I was excited to read Life is But a Dream because of the unique setting and subject matter, yet I was somewhat hesitant, as well: a love story that takes place in an insane asylum? Behind the name "Wellness Center," that's essentially where Sabrina and Alec are during the vast majority of Life is But a Dream; however, once I actually started reading, Brian James, between his writing style, and his strong, well-developed characters, lured me fully into the story. Despite the fact that Sabrina, our heroine, is a diagnosed schizophrenic, the writing style is very clear and easy to follow, which was unexpected. Having previously read and enjoyed Tahereh Mafi's Shatter Me, I was extremely curious as to if I would be able to not only follow, but enjoy, Sabrina's point of view. I found her to be heart-achingly real. Her narrative was vivid, imaginative, and unorthodox - all she wanted was to be herself, and she couldn't understand why everyone was so insistent that she change.
When Sabrina meets Alec, everything is different. He's the first person in too long who looks at her and doesn't see anything wrong. In fact, Alec encourages her to hold tightly to her perspective on the world. From the summary, I was worried that Alec might be a danger to Sabrina; instead, in some ways, he is actually good for her. Alec and Sabrina were a really fascinating part of Life is But a Dream. Their relationship almost came across as insta-love, except it was somehow deeper than that. It was clear that they really did care a great deal for one another, each in their own ways.
Interspersed with childhood memories and the events that led up to Sabrina's stay at the Wellness Center, Life is But a Dream spins the tale of Sabrina's struggle to reconcile her view of the world with the world's view of her. While others around her gave up their childhood fantasies, Sabrina stubbornly holds on. It was both fascinating and heart-rending, watching her slowly begin to question everything she had ever believed in: was she right or wrong? Should she listen to Alec, or to her therapists?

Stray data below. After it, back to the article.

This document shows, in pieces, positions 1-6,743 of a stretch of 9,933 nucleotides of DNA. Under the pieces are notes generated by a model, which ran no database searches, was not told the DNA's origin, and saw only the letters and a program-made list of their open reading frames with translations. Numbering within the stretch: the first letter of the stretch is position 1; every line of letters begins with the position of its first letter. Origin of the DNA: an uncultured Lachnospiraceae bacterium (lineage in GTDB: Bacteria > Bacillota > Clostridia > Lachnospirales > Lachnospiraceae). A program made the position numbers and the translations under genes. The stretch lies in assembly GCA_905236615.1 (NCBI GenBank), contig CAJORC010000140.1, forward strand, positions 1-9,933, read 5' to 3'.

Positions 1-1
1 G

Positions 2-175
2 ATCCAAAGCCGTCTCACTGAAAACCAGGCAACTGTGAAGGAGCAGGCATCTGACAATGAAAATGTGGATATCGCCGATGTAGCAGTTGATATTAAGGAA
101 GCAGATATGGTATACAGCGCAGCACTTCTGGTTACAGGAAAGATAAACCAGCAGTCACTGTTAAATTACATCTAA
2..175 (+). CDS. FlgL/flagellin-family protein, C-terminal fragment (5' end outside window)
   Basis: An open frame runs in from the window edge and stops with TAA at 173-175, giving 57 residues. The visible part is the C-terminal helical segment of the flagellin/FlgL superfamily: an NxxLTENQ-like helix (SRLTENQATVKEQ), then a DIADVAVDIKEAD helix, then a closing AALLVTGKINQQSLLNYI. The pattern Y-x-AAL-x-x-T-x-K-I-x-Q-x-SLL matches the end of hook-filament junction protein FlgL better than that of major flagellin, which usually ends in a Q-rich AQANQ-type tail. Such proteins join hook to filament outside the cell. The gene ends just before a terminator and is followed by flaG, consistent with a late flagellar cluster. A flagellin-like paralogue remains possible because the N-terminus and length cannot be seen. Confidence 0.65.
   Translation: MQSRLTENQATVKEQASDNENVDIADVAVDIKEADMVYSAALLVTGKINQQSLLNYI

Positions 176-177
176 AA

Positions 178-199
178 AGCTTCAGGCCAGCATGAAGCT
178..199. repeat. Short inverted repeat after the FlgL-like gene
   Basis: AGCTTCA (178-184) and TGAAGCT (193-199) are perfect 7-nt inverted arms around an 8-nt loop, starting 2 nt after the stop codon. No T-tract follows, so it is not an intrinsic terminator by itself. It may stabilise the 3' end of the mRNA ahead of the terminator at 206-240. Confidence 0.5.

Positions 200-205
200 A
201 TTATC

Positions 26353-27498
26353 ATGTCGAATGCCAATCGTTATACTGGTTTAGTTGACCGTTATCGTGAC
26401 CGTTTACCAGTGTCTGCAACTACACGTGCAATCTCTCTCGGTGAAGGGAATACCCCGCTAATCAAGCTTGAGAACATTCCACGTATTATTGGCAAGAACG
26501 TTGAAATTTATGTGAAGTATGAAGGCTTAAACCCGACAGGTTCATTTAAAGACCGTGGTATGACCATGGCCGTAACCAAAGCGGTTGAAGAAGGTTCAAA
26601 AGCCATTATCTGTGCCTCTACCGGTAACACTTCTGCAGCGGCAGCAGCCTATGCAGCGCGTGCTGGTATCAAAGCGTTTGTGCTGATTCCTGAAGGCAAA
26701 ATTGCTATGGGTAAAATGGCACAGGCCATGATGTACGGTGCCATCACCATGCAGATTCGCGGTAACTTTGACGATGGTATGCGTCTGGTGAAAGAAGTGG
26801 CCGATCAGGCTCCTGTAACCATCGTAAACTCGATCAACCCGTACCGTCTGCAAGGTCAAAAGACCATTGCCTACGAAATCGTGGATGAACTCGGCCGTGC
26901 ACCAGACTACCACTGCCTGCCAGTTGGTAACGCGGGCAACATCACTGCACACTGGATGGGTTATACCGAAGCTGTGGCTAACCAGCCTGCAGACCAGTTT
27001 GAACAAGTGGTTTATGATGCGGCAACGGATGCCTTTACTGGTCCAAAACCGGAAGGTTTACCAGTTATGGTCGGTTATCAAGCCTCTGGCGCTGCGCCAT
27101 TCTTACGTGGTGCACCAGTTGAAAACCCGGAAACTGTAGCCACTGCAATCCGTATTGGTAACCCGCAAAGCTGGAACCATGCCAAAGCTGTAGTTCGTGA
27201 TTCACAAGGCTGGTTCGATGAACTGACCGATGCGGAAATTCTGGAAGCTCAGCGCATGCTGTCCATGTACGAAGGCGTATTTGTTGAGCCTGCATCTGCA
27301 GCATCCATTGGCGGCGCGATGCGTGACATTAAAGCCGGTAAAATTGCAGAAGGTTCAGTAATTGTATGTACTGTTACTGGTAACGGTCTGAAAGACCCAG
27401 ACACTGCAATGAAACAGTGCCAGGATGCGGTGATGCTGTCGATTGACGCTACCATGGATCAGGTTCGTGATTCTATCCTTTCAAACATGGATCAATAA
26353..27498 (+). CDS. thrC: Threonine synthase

I really enjoyed Life is But a Dream, largely due to the fact that Sabrina was entirely relatable; although the reader knows she is a schizophrenic, Sabrina doesn't - shes just lost and confused. Seeing her come to terms with the fact that she does need help, that the medicine prescribed to her isn't meant to harm her, was done so carefully and realistically by Brian James that it felt absolutely real. I could sympathize with Sabrina, even as my heart ached for her, and I wanted her to see what I saw: that she needed help.
The latter half of Life is But a Dream didn't play out as I expected - it was much better. I really expected the story to end tragically; instead, I actually was able to breathe a sigh of relief with the hopeful ending. The pacing matches to the story being told - the urgency builds nicely as the climax approaches. Life is But a Dream is a strong story that readers won't soon forget, as it questions what it means to be normal, and the risk of conforming.